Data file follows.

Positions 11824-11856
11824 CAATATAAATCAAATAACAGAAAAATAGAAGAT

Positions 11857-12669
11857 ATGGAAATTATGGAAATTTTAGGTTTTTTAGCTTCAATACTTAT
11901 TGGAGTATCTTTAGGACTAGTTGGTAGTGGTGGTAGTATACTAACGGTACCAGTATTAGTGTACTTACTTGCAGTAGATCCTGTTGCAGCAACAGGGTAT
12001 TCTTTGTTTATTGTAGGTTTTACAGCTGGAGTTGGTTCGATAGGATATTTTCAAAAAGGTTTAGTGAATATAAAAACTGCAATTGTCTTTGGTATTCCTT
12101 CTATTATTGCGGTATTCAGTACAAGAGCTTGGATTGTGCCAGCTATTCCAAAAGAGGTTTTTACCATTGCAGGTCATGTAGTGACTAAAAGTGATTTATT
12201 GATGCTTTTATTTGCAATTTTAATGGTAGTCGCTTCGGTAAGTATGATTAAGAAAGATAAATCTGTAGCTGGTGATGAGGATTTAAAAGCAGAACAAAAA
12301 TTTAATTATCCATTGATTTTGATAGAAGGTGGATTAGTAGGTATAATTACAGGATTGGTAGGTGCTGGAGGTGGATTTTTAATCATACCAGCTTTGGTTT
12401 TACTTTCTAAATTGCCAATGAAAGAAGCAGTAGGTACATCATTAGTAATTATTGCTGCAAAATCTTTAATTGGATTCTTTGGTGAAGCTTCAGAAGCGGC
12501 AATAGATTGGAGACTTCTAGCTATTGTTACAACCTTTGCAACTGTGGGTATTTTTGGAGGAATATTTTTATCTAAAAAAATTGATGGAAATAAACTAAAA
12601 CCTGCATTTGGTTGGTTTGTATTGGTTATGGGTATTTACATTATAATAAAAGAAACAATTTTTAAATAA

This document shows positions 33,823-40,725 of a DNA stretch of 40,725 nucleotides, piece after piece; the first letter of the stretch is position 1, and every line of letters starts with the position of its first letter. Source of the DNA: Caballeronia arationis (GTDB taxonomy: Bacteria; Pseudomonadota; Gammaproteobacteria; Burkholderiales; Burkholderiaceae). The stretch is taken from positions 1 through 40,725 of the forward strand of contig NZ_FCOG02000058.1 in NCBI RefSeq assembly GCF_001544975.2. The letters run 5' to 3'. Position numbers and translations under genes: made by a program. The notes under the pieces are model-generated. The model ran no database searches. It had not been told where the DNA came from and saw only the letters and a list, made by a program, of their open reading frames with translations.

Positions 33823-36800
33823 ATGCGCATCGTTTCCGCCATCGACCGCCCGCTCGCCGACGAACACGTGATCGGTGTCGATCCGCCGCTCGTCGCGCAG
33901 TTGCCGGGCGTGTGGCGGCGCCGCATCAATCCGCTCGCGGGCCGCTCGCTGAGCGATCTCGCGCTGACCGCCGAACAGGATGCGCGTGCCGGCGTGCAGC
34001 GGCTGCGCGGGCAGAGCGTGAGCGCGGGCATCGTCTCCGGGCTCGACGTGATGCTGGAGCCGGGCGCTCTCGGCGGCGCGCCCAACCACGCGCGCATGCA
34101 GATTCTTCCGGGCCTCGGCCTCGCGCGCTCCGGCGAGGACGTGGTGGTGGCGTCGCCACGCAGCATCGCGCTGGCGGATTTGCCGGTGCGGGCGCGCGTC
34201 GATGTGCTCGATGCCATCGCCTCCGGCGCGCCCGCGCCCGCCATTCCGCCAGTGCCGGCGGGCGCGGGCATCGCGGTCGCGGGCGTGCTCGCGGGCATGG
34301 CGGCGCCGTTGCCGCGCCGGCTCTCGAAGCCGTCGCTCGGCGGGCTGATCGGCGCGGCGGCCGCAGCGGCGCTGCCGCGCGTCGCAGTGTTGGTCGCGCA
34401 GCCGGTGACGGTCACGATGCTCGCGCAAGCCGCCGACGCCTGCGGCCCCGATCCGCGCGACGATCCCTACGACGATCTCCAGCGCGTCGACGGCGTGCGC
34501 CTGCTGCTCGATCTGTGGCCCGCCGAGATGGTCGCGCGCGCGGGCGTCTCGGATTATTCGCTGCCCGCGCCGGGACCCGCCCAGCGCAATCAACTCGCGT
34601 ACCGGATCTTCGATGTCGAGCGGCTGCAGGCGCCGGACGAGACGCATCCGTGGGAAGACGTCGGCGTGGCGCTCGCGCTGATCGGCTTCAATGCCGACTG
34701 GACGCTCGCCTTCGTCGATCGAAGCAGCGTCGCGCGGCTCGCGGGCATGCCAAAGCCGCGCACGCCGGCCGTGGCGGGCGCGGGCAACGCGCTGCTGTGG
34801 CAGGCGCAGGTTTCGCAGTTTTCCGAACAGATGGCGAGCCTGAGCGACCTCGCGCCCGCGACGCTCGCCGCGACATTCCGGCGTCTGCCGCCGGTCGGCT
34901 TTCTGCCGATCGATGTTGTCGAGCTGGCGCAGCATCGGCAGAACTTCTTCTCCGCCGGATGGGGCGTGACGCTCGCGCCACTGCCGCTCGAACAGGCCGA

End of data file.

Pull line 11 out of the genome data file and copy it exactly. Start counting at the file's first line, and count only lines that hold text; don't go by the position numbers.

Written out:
12501 AATAGATTGGAGACTTCTAGCTATTGTTACAACCTTTGCAACTGTGGGTATTTTTGGAGGAATATTTTTATCTAAAAAAATTGATGGAAATAAACTAAAA